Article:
Inside the GDS Deals: Possible Effects on Agencies

For those who felt GDSs haven't been on the move in the last few years, consider this light speed.

With the announcement that Worldspan is being purchased by Travelport in a $1.4 billion deal, GDS consolidation is brought down to three players. However, with Sabre revealing that it's being purchased by investment firm Silver Lake Partners and Texas Pacific Group for roughly $5 billion, it means all GDSs will now be privately owned, something Forrester travel analyst Henry Harteveldt feels could greatly benefit travel agents.

"When you don't have to worry about pleasing stockholders with quarterly earnings reports, you can focus on product innovation more and Sabre may very well do that," he says. "While Worldspan has been privately owned, it also hasn't gone nearly as far as it could to take advantage of its technology, from the data centers on down, and I believe Travelport will give it the room it needs."

Furthermore, Harteveldt feels Worldspan and Travelport fill in missing links for the other, something he didn't think would have been the case if rumors of a Sabre buyout of Worldspan had ever come to fruition.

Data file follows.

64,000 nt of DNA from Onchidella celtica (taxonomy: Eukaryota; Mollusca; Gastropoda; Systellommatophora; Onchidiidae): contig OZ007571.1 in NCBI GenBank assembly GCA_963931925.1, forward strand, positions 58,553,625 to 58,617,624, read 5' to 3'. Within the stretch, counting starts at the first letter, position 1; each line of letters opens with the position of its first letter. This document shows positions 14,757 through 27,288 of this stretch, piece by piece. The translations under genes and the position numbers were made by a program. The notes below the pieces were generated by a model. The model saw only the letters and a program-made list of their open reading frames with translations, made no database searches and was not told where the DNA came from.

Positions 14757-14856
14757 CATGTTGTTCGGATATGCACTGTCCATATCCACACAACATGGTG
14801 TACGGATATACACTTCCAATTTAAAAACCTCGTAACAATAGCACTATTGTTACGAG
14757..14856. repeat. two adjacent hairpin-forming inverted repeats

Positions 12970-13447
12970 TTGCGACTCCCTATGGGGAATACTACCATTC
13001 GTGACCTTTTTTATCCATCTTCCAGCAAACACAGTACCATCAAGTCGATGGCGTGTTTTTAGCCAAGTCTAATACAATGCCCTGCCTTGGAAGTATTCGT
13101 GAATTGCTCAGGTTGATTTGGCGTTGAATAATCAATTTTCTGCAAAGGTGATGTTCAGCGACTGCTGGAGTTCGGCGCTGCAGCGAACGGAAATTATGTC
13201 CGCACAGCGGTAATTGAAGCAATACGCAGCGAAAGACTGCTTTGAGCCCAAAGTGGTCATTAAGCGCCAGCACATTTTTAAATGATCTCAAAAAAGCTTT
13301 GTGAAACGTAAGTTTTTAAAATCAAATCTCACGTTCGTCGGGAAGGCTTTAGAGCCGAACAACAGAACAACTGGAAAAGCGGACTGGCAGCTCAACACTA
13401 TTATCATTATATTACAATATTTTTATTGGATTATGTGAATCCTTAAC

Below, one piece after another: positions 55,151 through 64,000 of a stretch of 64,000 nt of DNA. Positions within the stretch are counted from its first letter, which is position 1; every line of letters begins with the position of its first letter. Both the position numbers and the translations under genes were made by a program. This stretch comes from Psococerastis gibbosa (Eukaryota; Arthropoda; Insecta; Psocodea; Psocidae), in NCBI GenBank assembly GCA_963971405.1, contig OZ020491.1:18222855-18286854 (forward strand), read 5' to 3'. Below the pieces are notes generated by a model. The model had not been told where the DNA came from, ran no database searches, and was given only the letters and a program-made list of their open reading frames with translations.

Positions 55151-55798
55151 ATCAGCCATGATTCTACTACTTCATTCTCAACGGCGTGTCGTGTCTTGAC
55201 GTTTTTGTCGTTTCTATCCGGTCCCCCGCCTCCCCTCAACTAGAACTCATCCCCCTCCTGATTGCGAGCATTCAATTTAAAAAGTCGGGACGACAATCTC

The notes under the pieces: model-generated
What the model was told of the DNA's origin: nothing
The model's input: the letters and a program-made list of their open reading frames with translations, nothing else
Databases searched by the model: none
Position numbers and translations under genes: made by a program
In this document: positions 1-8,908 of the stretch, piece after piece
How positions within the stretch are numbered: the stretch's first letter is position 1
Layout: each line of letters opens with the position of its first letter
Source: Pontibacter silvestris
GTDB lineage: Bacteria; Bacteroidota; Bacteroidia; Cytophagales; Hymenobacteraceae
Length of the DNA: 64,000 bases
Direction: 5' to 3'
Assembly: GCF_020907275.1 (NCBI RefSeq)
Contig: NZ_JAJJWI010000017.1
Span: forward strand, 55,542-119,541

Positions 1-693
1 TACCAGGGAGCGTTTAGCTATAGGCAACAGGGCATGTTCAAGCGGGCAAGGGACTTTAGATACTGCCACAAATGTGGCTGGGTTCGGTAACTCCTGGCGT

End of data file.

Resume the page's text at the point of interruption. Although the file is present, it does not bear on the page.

"When Cendant bought Galileo five years ago, it was always thought that they should buy Worldspan, because they're complementary systems," he says. Travelport doesn't have multi-host capability and Worldspan does. It also has superior air pricing technology to go along with Travelport's content that can benefit Worldspan subscribers. On the other hand, I don't expect Travelport will be able to keep one hundred percent of the customer base since U.S. regulators may want a certain portion up for bid because of consolidation worries."

Ivan Bekkers, CEO of Atlanta-based Agentware, a travel distribution channel, is also concerned that the consolidation could actually have a negative effect on the quality of GDS products via less competition and believes the airlines are partly to blame for this situation.

"The airlines have committed so much through the GDS, and if you have four players down to three or three down to two, that will create a stronger position for the GDS to dictate terms for the travel agency business," he says. "It's my hope that the airlines will develop alternative ways of getting to the travel market, but their past decisions make me skeptical."


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